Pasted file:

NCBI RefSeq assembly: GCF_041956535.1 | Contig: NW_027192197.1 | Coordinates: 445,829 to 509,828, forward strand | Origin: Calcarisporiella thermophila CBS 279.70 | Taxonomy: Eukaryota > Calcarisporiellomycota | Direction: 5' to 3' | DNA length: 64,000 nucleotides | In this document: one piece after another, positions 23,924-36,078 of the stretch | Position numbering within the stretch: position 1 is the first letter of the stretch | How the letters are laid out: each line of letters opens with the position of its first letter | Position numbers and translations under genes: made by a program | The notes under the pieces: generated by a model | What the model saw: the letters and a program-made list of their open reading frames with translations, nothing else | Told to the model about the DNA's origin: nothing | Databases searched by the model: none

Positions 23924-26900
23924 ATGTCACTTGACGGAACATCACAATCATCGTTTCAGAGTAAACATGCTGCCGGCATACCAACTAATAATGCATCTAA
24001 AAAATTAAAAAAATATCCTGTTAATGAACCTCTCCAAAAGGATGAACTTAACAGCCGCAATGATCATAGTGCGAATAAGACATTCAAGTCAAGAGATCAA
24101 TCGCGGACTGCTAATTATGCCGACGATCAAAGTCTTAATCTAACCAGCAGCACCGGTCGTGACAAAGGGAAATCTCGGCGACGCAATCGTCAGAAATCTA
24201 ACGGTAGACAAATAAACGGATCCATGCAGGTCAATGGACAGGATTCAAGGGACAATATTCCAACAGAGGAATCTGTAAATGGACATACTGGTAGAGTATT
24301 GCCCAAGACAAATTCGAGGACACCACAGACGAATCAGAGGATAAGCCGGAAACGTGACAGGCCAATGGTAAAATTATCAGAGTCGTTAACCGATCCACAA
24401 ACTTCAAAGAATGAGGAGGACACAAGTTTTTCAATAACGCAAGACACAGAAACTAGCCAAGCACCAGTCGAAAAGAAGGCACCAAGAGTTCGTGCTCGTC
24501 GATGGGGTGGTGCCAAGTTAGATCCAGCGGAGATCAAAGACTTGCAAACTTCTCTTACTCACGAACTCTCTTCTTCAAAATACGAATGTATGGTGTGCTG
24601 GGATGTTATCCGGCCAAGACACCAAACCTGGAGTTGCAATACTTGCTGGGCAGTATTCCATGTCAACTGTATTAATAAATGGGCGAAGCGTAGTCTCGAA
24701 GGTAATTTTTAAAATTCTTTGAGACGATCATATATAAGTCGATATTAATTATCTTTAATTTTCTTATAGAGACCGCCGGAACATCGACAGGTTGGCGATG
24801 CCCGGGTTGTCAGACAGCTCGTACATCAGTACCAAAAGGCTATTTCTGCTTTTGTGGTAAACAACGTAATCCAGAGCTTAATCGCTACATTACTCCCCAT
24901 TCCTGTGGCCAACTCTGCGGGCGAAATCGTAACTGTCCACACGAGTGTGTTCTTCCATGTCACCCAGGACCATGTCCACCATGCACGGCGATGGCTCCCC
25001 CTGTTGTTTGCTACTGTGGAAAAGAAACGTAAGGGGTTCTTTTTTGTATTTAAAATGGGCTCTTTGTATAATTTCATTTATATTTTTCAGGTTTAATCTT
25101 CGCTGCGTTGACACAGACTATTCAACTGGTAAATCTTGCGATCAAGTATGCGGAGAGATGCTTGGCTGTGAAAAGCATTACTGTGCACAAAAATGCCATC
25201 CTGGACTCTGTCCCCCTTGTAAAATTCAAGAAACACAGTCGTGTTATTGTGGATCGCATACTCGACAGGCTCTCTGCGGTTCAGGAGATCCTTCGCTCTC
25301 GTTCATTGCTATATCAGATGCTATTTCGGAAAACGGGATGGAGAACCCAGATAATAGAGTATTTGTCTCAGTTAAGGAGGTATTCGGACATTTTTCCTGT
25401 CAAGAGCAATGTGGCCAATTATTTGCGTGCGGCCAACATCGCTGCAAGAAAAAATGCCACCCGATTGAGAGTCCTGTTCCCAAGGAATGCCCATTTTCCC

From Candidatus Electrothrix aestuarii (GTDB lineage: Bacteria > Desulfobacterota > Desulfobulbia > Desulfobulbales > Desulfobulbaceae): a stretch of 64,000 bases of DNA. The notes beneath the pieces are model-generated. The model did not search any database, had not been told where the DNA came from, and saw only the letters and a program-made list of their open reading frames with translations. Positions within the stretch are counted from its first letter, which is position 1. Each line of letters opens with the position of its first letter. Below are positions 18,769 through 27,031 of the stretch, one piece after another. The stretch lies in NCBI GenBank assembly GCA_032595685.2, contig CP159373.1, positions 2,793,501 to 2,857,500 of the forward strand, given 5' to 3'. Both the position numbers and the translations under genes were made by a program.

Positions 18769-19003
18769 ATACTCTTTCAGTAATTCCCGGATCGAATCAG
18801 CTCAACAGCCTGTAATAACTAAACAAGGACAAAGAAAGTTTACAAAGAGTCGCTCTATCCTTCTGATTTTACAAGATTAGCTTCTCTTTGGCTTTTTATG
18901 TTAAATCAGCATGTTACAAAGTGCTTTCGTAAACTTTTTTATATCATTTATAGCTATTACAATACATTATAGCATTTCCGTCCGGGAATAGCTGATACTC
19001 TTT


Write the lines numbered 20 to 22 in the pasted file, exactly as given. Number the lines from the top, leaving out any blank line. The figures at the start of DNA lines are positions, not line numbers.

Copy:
Positions 18769-19003
18769 ATACTCTTTCAGTAATTCCCGGATCGAATCAG
18801 CTCAACAGCCTGTAATAACTAAACAAGGACAAAGAAAGTTTACAAAGAGTCGCTCTATCCTTCTGATTTTACAAGATTAGCTTCTCTTTGGCTTTTTATG